1. Take advantage of lower tax bills to boost savings. If Trump cuts payroll or income taxes on middle-income workers, many investors may wind up with bigger paychecks, says Ben Rizzuto of Janus Henderson Investors. It would make sense to use the surplus for savings, investments and longer-term financial goals. At the very least, setting aside these additional funds may help offset future tax increases.
2. Maximize college savings. Advisors should make sure clients’ 529 plans are opened and funded, Rizzuto says. Roth IRA assets held by parents or grandparents could also be used to pay for qualified education expenses, and if account owners are over 59½, no income taxes would apply. Students and their parents should also consider increasing their research of grants and scholarships to help lower education costs.
3. Use the lifetime gift tax exemption while you can. The $11.58 million exclusion will be around for the next few years, offering high-net-worth clients the ability to place larger amounts of money into trusts or make large charitable contributions to help ensure financial legacies are preserved and tax liabilities are limited, Rizzuto says. Charitable Remainder Trusts can help families, especially with the demise of the stretch IRA via the 2019 Secure Act. And Spousal Lifetime Access Trusts can give access to income and/or principal for the needs of a surviving spouse and are funded in the form of a tax-free gift while the donor is still alive.
Diversify, diversify, diversify. The proposals presented by the Trump administration and rival Joe Biden show how important tax diversification and flexibility will be in the future – “regardless of the election outcome,” Rizzuto says. Clients need to continue to build assets that enjoy different tax treatments. Traditional, Roth and nonqualified accounts can all provide valuable optionality. Asset location is another important consideration, so making certain that investments are held in the correct types of accounts can help provide more tax-efficient after-tax returns.
Although President Donald Trump had not yet released a formal tax proposal for his second term as of Friday, advisors should focus on three of the proposals he’s discussed if he is reelected and Republicans are able to buck polling and keep control of the Senate and win back the House.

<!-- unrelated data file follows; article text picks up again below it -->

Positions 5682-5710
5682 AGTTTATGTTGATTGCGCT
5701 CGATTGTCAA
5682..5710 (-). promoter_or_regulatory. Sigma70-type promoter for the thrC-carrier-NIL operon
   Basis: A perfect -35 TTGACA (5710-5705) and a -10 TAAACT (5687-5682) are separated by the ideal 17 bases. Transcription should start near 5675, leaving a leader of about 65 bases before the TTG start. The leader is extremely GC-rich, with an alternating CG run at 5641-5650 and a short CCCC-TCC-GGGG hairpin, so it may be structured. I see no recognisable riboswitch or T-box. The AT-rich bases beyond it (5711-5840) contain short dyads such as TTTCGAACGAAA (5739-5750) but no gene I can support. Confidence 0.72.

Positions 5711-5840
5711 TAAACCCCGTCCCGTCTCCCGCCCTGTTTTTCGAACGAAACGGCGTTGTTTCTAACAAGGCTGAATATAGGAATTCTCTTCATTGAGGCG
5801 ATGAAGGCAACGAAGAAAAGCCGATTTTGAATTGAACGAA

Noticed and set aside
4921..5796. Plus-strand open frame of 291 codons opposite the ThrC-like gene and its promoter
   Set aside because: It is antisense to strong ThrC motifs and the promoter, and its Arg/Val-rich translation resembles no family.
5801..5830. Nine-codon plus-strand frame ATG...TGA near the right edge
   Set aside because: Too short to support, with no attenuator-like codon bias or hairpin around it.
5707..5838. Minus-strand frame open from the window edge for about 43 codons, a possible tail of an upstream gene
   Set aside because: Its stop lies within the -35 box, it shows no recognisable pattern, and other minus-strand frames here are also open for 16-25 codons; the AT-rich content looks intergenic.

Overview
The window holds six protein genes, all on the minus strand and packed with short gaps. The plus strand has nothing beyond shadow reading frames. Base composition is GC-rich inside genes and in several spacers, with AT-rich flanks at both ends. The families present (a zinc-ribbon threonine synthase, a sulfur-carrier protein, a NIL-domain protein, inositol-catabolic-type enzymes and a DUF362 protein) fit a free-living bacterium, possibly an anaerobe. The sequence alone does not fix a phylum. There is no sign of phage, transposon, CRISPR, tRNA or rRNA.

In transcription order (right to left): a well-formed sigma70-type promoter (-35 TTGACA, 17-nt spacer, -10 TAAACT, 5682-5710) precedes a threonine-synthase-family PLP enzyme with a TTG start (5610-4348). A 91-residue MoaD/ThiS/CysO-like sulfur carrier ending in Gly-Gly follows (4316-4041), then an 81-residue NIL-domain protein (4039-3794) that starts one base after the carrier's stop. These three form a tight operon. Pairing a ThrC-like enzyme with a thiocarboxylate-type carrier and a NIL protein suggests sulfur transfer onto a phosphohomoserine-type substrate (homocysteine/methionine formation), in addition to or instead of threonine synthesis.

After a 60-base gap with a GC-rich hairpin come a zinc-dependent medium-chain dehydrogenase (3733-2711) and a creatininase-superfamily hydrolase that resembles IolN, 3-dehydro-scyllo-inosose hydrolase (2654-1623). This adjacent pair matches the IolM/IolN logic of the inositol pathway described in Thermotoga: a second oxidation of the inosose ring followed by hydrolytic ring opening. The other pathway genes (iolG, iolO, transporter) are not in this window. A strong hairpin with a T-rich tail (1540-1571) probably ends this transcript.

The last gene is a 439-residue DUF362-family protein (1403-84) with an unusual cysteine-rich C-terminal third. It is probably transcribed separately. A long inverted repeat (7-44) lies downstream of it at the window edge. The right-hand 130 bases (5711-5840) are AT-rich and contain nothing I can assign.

Trump has often indicated he wants to increase take-home pay. “Most recently, this took the form of an executive order that postponed payroll taxes for employees from September 1, 2020, through the end of the year,” notes Ben Rizzuto, retirement director for Janus Henderson Investors.
That deferral affects individuals with incomes under $4,000 during a biweekly pay period, calculated on a pretax basis. Although it’s just a temporary deferral, Trump has said the deferred taxes could later be forgiven, or the cut made permanent. When he signed the order, he vowed to “terminate the tax” if reelected.
But “from a retirement planning standpoint, the change would directly affect Social Security because payroll taxes are used to finance this and other social-insurance programs,” Rizzuto warned.
Trump has also proposed reducing the capital gains tax from the current 20% rate to 15%, in addition to indexing it to inflation.
Indexing capital gains for inflation would benefit the top 1% of households in the U.S. because they would nab 86% of the benefit, Rizzuto said, citing the findings of a study by the Penn Wharton Budget Model.
Trump’s full-year 2021 budget proposal also outlines several changes that could impact those who currently hold or are seeking to secure student loans to fund their education. Overall, his proposals would cut funding for student loan programs by $170 billion over 10 years and increase borrowing costs, Rizzuto said.
While the ability of a reelected Trump to enact any of these proposals hinges on how much control Republicans retain in Congress, check out the gallery above to see how advisors can best position their clients ahead of these possible changes.
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